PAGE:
The semi-autonomous Scottish government wants to hold a referendum next October with the question “Should Scotland be an independent country?”
The U.K. government in London refuses to approve a vote, saying the question was settled in a 2014 referendum that saw Scottish voters reject independence by a margin of 55% to 45%.
The pro-independence government in Edinburgh wants to revisit the decision, though, arguing that Britain’s departure from the European Union — which a majority of Scottish voters opposed — has radically changed the political and economic landscape.
Sturgeon argues that she has a democratic mandate from the Scottish people to hold a new secession vote because there is an independence-supporting majority in the Scottish Parliament.
During Supreme Court hearings last month, Dorothy Bain, the Scottish government’s top law officer, said the majority of Scottish lawmakers had been elected on commitments to hold a fresh independence referendum. She also said a referendum would be advisory, rather than legally binding — though a “yes” vote would create strong momentum for Scotland to break away.
U.K. government lawyer James Eadie argued that power to hold a referendum rests with the U.K. Parliament in London, because “it’s of critical importance to the United Kingdom as a whole,” not just Scotland.
The Supreme Court justices agreed. They said it is clear that “a Bill which makes provision for a referendum on independence – on ending the sovereignty of the Parliament of the United Kingdom over Scotland — has more than a loose or consequential connection with the sovereignty of that Parliament.”
Reed stressed that the court was “not asked, and cannot be asked, to express a view on the political question of whether Scotland should become an independent country.”
British Prime Minister Rishi Sunak said the court’s ruling was “clear and definitive.” He urged politicians in Scotland and London to move on and focus on pressing issues such as the U.K.’s cost-of-living crisis.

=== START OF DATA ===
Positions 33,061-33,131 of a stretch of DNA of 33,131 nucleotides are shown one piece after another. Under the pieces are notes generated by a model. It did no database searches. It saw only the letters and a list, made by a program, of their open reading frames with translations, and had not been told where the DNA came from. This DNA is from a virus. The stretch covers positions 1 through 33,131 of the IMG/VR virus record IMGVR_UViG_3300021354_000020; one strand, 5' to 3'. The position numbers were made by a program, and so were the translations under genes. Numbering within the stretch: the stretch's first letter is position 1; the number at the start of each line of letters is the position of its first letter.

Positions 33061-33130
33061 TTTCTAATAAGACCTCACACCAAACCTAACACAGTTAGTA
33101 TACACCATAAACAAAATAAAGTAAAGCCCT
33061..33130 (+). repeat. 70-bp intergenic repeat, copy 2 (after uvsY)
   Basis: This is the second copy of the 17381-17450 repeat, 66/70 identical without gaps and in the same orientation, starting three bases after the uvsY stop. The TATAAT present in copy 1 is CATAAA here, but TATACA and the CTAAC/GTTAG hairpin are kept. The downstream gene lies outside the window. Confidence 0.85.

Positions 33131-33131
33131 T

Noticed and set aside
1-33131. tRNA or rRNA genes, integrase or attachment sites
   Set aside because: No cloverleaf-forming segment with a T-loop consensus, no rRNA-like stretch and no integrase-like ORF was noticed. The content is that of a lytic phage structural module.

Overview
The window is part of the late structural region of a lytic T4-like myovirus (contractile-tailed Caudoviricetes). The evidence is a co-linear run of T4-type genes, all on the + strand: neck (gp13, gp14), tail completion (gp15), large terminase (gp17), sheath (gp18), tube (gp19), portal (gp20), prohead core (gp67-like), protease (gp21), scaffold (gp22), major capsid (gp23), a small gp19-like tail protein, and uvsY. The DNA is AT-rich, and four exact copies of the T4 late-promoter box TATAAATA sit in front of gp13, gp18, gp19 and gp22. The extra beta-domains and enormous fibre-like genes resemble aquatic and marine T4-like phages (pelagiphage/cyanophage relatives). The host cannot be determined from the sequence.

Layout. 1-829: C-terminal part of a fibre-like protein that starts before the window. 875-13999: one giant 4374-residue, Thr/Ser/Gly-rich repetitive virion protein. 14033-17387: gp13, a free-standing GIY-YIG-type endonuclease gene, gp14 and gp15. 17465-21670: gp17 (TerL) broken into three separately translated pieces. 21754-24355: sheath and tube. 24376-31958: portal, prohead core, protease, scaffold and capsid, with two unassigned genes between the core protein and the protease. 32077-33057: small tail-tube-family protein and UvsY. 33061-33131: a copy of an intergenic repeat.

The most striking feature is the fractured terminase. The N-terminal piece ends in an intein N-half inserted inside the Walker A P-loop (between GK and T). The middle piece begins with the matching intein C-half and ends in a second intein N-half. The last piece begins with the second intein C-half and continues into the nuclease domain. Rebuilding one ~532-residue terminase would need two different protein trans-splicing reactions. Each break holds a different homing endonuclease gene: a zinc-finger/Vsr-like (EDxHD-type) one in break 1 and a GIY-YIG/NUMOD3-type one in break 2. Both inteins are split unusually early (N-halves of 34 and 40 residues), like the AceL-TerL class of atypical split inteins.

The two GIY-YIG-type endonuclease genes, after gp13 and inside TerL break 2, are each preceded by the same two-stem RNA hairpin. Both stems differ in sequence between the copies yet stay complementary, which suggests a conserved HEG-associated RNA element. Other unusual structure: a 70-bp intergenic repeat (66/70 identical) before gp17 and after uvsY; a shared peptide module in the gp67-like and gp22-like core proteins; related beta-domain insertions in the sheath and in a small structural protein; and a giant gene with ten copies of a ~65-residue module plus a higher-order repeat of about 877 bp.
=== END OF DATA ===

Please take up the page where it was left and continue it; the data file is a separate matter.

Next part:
“The people of Scotland want us to be working on fixing the major challenges that we collectively face, whether that’s the economy, supporting the NHS or indeed supporting Ukraine,” Sunak said in the House of Commons.
But Sturgeon said the ruling was “a hard pill for any supporter of independence — and surely indeed for any supporter of democracy — to swallow.”
“A so-called partnership in which one partner is denied the right to choose a different future … cannot be described in any way as voluntary or even a partnership at all," she said. She ruled out holding an unauthorized referendum, saying "the route we take must be lawful and democratic for independence to be achieved.”
Sturgeon said she would make the next U.K. national election, due within two years, a de-facto plebiscite on ending Scotland’s three-century-old union with England. She said the governing Scottish National Party would hold a special conference next year to work out details of that plan.
Polls suggest Scots are about evenly split on independence — and also that a majority of voters do not want a new referendum anytime soon.
Scotland and England have been politically united since 1707. Scotland has had its own parliament and government since 1999 and makes its own policies on public health, education and other matters. The U.K.-wide government in London controls matters such as defense and fiscal policy.